Overhauling the trunnion pin in accordance with the Accomplishment 
Instructions of Boeing Service Bulletin 737-32-1376, Revision 2, 
dated August 6, 2008, ends the repetitive lubrication requirements 
of this paragraph for that pin.

Inspection and Corrective Actions

    (h) Within 60 months after the date of issuance of the original 
airworthiness certificate or date of issuance of the original export 
certificate of airworthiness, or within 6 months after the effective 
date of this AD, whichever occurs later: Do a detailed inspection 
for discrepancies (corrosion, finish damage, surface deformation, or 
scratches) of the transition radius of the left and right MLG 
trunnion pins with MLG not removed (in situ); and if any discrepancy 
is found, repair or replace the trunnion pin before further flight. 
Do all actions in accordance with the Accomplishment Instructions of 
Boeing Service Bulletin 737-32-1376, Revision 2, dated August 6, 
2008. If the repair specified in Part 4 of the Accomplishment 
Instructions of Boeing Service Bulletin 737-32-1376, Revision 2, 
dated August 6, 2008, is done, within 24 months after doing the 
repair, do the detailed inspection of the transition radius, and do 
the inspection thereafter at intervals not to exceed 24 months until 
the trunnion pin is overhauled or replaced in accordance with the 
Accomplishment Instructions of Boeing Service Bulletin 737-32-1376, 
Revision 2, dated August 6, 2008.
    (i) For airplanes on which the trunnion pin has not been 
replaced or overhauled: Within 120 months after the date of issuance 
of the original airworthiness certificate or date of issuance of the 
original export certificate of airworthiness, or within 6 months 
after the effective date of this AD, whichever occurs later, do a 
detailed inspection for discrepancies of the lead-in chamfer and 
cross-bolt bore with the MLG removed; and if any discrepancy is 
found, repair or replace the trunnion pin before further flight. Do 
all actions in accordance with the Accomplishment Instructions of 
Boeing Service Bulletin 737-32-1376, Revision 2, dated August 6, 
2008.

No Report Required

    (j) Although Boeing Service Bulletin 737-32-1376, Revision 2, 
dated August 6, 2008, specifies to send inspection reports to the 
manufacturer, this AD does not include that requirement.

Credit for Actions Done Using Previous Issue of Service Information

    (k) Actions done before the effective date of this AD in 
accordance with Boeing Special Attention Service Bulletin 737-32-
1376, dated May 12, 2005; or Boeing Service Bulletin 737-32-1376, 
Revision 1, dated March 19, 2007; are acceptable for compliance with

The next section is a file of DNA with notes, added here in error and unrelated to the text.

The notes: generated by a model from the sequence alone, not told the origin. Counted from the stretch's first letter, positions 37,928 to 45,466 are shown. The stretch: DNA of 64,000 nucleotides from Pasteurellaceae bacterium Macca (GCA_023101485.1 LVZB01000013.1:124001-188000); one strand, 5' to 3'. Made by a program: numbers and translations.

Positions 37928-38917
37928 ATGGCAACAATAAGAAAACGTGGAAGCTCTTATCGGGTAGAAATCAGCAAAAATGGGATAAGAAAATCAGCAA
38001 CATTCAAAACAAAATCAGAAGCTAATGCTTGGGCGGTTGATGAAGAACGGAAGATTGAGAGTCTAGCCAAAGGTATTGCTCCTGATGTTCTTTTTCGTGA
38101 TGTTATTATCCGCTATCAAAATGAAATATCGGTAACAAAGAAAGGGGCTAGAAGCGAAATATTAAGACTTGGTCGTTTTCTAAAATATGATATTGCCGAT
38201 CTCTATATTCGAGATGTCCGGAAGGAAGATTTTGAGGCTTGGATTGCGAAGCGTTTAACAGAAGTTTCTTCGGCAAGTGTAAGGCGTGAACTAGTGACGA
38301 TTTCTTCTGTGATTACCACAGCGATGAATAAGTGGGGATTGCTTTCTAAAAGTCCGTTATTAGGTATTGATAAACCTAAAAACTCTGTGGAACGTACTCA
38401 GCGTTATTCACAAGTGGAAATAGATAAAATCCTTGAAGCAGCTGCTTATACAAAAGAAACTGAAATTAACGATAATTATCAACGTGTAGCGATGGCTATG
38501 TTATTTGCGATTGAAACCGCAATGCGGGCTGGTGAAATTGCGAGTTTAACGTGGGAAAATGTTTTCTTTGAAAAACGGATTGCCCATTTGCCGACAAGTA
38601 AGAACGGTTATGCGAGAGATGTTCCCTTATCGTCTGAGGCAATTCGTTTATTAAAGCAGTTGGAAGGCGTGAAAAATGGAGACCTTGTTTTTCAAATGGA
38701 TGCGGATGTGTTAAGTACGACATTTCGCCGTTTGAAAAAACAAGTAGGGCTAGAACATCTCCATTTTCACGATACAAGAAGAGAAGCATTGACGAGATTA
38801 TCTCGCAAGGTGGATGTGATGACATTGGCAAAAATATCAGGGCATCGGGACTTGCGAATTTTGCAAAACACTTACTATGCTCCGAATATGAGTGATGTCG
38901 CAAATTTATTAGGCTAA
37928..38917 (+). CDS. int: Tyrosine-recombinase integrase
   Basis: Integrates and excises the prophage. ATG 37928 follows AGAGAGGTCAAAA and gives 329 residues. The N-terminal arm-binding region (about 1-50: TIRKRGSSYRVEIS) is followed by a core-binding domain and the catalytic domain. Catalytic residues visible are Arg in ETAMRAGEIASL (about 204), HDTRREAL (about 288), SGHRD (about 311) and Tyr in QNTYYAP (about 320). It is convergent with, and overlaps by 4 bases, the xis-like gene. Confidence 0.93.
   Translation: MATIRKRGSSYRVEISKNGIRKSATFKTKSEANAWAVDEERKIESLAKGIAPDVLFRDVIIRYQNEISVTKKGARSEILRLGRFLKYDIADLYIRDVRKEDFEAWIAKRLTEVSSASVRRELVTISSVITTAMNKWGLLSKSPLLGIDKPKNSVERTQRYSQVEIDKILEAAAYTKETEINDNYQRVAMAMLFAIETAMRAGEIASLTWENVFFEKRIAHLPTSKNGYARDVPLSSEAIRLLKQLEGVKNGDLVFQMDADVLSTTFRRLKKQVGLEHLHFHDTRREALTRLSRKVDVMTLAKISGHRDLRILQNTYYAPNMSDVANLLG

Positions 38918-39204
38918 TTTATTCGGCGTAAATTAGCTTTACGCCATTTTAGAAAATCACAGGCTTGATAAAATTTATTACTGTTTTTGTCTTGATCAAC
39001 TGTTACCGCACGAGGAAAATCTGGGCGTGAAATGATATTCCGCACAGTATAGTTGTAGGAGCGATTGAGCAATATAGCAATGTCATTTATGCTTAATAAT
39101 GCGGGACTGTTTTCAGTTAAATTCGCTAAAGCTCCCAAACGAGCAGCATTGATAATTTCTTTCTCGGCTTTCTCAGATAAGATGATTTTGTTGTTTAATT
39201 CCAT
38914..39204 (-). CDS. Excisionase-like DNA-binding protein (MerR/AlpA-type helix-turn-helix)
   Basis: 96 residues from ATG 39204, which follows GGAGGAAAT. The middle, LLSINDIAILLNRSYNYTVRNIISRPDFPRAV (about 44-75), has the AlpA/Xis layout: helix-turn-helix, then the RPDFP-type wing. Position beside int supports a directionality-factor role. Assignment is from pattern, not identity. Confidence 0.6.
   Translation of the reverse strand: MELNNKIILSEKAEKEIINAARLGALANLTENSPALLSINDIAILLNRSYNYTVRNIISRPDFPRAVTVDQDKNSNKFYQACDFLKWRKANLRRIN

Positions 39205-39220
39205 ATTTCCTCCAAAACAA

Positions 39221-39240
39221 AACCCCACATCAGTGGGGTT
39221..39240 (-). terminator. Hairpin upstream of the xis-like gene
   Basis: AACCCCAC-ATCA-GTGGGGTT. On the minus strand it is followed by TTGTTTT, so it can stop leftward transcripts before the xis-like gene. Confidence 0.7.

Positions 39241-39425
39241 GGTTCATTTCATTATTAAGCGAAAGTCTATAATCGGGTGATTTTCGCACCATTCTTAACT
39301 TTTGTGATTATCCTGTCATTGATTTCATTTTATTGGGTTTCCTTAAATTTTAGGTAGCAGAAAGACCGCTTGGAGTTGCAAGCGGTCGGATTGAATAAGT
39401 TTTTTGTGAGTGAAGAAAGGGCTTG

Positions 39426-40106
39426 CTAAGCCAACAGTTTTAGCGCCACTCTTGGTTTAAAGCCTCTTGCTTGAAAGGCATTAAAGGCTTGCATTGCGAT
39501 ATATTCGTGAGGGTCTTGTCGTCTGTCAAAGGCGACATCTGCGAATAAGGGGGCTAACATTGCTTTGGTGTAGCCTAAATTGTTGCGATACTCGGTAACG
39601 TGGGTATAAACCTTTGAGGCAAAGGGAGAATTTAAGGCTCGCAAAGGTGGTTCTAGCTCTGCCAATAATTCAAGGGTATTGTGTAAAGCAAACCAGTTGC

the corresponding actions of this AD.

Alternative Methods of Compliance (AMOCs)

    (l)(1) The Manager, Seattle Aircraft Certification Office (ACO), 
FAA, has the authority to approve AMOCs for this AD, if requested 
using the procedures found in 14 CFR 39.19. Send information to 
ATTN: Nancy Marsh, Aerospace Engineer, Airframe Branch, ANM-120S, 
FAA, Seattle Aircraft Certification Office, 1601 Lind Avenue, SW., 
Renton, Washington 98057-3356; telephone (425) 917-6440; fax (425) 
917-6590. Or, e-mail information to 9-ANM-Seattle-ACO-AMOC-Requests@faa.gov.
    (2) To request a different method of compliance or a different 
compliance time for this AD, follow the procedures in 14 CFR 39.19. 
Before using any approved AMOC on any airplane to which the AMOC 
applies, notify your principal maintenance inspector (PMI) or 
principal avionics inspector (PAI), as appropriate, or lacking a 
principal inspector, your local Flight Standards District Office. 
The AMOC approval letter must specifically reference this AD.
    (3) An AMOC that provides an acceptable level of safety may be 
used for any repair required by this AD, if it is approved by an 
Authorized Representative for the Boeing Commercial Airplanes 
Delegation Option Authorization Organization who has been authorized 
by the Manager, Seattle ACO, to make those findings. For a repair 
method to be approved, the repair must meet the certification basis 
of the airplane, and the approval must specifically refer to this 
AD.

[[Page 68515]]

Material Incorporated by Reference

    (m) You must use Boeing Service Bulletin 737-32-1376, Revision 
2, dated August 6, 2008, to do the actions required by this AD, 
unless the AD specifies otherwise.
    (1) The Director of the Federal Register approved the 
incorporation by reference of this service information under 5 
U.S.C. 552(a) and 1 CFR part 51.
    (2) For service information identified in this AD, contact 
Boeing Commercial Airplanes, Attention: Data & Services Management, 
P. O. Box 3707, MC 2H-65, Seattle, Washington 98124-2207; telephone 
206-544-5000, extension 1; fax 206-766-5680; e-mail 
me.boecom@boeing.com; Internet https://www.myboeingfleet.com.
    (3) You may review copies of the service information at the FAA, 
Transport Airplane Directorate, 1601 Lind Avenue, SW., Renton, 
Washington. For information on the availability of this material at 
the FAA, call 425-227-1221 or 425-227-1152.
    (4) You may also review copies of the service information that 
is incorporated by reference at the National Archives and Records 
Administration (NARA). For information on the availability of this 
material at NARA, call 202-741-6030, or go to: http://www.archives.gov/federal_register/code_of_federal_regulations/ibr_locations.html.

    Issued in Renton, Washington, on December 4, 2009.
Michael J. Kaszycki,
Acting Manager, Transport Airplane Directorate, Aircraft Certification 
Service.
[FR Doc. E9-29964 Filed 12-24-09; 8:45 am]
BILLING CODE 4910-13-P